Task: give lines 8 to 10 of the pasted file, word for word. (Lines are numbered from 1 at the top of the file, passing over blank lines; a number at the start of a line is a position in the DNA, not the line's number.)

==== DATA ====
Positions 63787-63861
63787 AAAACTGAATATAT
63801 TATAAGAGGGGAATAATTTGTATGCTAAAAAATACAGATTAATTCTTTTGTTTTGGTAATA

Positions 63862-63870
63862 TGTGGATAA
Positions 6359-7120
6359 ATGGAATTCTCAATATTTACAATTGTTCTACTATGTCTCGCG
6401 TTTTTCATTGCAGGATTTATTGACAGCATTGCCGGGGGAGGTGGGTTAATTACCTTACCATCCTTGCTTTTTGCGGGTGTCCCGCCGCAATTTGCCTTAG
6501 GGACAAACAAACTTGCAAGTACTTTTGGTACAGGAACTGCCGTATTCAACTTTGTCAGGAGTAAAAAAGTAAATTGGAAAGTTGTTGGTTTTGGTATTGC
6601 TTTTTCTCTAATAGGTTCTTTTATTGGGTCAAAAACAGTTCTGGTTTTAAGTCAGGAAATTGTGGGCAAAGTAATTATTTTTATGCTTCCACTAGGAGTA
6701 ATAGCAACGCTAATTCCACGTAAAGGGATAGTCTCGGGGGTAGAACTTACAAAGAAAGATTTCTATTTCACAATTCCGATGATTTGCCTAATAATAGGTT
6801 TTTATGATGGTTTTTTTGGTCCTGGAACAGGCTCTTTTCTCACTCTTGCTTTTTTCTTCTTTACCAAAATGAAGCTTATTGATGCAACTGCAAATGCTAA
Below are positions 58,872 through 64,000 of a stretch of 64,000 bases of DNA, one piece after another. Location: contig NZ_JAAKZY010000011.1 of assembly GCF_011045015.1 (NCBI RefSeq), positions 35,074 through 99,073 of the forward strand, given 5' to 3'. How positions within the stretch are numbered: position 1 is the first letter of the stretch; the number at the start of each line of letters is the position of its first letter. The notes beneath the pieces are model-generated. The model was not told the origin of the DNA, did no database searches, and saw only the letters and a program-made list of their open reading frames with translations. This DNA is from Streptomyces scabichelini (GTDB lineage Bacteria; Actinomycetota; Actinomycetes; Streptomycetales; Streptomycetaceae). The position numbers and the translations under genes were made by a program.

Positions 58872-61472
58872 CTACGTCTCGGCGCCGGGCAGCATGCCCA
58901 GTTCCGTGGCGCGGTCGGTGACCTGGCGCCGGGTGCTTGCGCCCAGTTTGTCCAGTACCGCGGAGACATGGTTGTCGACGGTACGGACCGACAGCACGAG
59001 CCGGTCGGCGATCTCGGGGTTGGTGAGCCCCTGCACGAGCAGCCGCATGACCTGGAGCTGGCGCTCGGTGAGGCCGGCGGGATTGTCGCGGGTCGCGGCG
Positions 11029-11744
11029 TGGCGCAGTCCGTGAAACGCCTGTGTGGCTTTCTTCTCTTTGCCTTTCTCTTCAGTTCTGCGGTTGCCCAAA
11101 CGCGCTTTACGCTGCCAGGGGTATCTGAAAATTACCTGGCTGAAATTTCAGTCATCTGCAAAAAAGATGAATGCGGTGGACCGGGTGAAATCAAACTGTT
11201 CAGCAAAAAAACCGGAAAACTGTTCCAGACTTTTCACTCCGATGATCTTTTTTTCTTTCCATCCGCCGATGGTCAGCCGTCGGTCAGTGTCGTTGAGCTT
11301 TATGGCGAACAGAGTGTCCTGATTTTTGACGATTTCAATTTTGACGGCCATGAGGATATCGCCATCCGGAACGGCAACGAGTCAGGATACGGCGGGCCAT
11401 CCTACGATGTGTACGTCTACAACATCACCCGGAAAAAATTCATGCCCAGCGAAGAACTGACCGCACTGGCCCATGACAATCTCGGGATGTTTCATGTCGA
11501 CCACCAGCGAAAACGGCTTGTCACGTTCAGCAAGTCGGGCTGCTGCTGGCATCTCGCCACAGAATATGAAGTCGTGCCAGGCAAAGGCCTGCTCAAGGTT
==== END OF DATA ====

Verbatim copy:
6401 TTTTTCATTGCAGGATTTATTGACAGCATTGCCGGGGGAGGTGGGTTAATTACCTTACCATCCTTGCTTTTTGCGGGTGTCCCGCCGCAATTTGCCTTAG
6501 GGACAAACAAACTTGCAAGTACTTTTGGTACAGGAACTGCCGTATTCAACTTTGTCAGGAGTAAAAAAGTAAATTGGAAAGTTGTTGGTTTTGGTATTGC
6601 TTTTTCTCTAATAGGTTCTTTTATTGGGTCAAAAACAGTTCTGGTTTTAAGTCAGGAAATTGTGGGCAAAGTAATTATTTTTATGCTTCCACTAGGAGTA